How to Sedate a Cat for Travel

how to sedate a cat for travel

Everybody’s cat will react different to traveling.  Some cats will travel without any issues at all.  Then there’s cats like mine that will give you every problem in the book.  Sometimes It is necessary to sedate your cat if they are very jumpy, have increased levels of anxiety, or if they just don’t take traveling very well.

Whatever the reason, I’m here to inform you about the options that I have learned to help you with sedating your cat.  Here’s a complete guide on how to sedate a cat for travel.

What Are Cat Sedatives?

Cat sedatives are used to help make your cat sleep or calm down. This is highly effective in scenarios where your cat may be unable to relax or is stressed out. This makes cat sedatives the perfect choice for relaxing your cat while traveling.

When Should You Sedate Your Cat for Travel?

You may need to sedate your cat for a long trip like in a plane, train, or even going to the vet.  Sedating a cat for travel will help maintain your cat’s behavior.  In terms of behavior, sedating your cat will help ease your cat’s anxiety levels which can prevent many issues that high anxiety can cause.

Having a high level of anxiety can cause difficulty breathing, be stressed out, urinate or defecate, and cause motion sickness in cats.

Some cats just do not do well during travel.  They will usually meow and moan the whole trip due to the added stress and anxiety they are going through.  Sedating your cat will help put your cat into a calmer state.

So calm that they may just nap for the entire duration of the trip.  Okay… Maybe they wont nap for the entire trip unless you give them too much medicine on accident, but they will be in a much more submissive state and easier to deal with.

How to Choose the Right Medication to Sedate Your Cat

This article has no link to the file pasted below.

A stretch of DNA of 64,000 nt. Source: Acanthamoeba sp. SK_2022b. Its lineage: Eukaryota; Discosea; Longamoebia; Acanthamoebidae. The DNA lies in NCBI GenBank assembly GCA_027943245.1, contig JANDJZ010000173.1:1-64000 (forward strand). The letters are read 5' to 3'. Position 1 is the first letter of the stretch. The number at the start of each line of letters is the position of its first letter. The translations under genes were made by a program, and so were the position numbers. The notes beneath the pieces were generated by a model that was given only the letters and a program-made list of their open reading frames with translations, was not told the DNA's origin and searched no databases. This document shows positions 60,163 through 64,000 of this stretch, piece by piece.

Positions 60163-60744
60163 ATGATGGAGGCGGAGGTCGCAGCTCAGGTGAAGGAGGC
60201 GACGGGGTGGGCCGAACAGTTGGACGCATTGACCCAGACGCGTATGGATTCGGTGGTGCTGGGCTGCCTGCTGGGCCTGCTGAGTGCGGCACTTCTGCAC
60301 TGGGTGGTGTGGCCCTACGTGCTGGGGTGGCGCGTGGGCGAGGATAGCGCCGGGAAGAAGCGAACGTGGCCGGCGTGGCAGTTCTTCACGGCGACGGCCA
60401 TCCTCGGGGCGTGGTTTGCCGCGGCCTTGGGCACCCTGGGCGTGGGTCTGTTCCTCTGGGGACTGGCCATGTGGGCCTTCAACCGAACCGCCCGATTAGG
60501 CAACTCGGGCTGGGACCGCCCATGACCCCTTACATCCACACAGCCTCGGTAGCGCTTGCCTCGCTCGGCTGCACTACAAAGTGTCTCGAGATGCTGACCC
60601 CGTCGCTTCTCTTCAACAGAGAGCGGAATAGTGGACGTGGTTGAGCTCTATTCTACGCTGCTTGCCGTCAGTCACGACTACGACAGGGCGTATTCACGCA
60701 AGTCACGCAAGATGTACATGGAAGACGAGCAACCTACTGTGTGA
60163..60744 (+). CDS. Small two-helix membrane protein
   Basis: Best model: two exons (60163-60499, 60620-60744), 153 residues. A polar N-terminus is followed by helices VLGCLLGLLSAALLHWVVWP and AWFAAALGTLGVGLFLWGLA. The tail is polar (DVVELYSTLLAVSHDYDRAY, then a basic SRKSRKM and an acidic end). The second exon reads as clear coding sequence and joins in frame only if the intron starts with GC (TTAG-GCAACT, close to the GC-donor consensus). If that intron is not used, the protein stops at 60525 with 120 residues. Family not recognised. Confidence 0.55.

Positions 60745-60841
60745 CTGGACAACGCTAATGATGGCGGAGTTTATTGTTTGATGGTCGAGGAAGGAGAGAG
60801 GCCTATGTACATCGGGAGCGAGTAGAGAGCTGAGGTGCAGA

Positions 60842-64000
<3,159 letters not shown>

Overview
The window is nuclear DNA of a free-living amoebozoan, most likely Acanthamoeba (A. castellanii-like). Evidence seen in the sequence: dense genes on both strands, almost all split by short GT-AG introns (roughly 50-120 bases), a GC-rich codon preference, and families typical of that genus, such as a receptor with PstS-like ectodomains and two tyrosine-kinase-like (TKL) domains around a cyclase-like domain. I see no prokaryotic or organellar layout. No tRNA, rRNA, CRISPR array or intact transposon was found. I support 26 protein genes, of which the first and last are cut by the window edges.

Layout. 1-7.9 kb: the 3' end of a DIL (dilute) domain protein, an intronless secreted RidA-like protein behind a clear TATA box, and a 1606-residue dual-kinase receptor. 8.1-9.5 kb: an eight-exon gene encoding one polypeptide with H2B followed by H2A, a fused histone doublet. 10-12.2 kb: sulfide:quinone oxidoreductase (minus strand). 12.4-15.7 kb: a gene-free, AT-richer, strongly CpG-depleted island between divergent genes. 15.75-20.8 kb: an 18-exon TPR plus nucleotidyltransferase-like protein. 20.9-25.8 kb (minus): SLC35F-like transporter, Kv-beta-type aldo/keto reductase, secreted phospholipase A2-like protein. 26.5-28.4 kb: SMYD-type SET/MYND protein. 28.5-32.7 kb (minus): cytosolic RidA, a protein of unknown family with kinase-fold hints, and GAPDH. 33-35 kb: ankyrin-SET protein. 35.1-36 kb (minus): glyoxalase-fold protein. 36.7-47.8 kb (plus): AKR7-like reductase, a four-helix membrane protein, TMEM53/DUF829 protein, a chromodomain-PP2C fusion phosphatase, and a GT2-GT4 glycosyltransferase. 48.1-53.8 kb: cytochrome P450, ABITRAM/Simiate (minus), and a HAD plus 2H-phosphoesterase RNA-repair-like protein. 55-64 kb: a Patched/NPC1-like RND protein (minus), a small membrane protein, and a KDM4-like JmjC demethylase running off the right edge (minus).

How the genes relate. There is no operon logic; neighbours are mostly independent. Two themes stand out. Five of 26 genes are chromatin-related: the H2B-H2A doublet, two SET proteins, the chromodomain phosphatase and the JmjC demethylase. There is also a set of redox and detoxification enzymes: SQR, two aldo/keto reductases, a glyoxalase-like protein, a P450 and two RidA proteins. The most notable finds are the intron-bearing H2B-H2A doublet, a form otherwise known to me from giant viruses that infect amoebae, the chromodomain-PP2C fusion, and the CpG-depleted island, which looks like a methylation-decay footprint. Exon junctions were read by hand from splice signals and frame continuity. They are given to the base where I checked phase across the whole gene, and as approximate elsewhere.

The first step you can take is to talk to your vet.  Even if you plan on buying an over the counter medication, it is still smart to run it by your vet to make sure he approves of it.  Choosing a poor quality product can be more harm then good as well as dangerous to your cat’s health.  Any animal that will be undergoing sedation should first be medically examined to make sure they are healthy enough. This is especially important if you plan on traveling with your cat on a plane. Planes are very cramped and can give your cat an increased amount of stress and anxiety.

The first type of cat sedative I would recommend trying is a simple cat calming spray. I was surprised at how cheap and portable this cat calming spray was on Amazon. It’s very easy to use and it doesn’t require your cat to ingest anything. You simply spray your cat’s carrier or the area he will be in and let it soak in. Make sure to use a cat carrier that is the perfect size for your cat. Always spray the area about 30 minutes in advance to make sure your cat isn’t over exposed to the spray. This means no worrying about whether or not your cat got a proper dose if he ends up throwing up if you were using an oral medication.

Another option to sedate a cat for travel is to use oral medications.  Oral medications usually have a longer onset time.  They are also usually a lot harder to give to your cat. There are many variables that can go wrong with oral medications.  Your cat may not swallow the medication, or if they vomit you won’t know how much medication they actually ingested. Your cat may even experience side effects like an upset stomach or other much more severe side effects. One upside to oral medications is that they can be extremely effective at sedating your cat which can make for a very easy trip.

How to Give Your Cat an Oral Sedative

Make sure your within the time frame based on the type of sedation you are using.  You want to give the medication enough time to kick in before the stressful event you will be exposing your cat too.  If you are using a cat calming spray, simply spray an area.  This area can be a bed, cat carrier, or a blanket.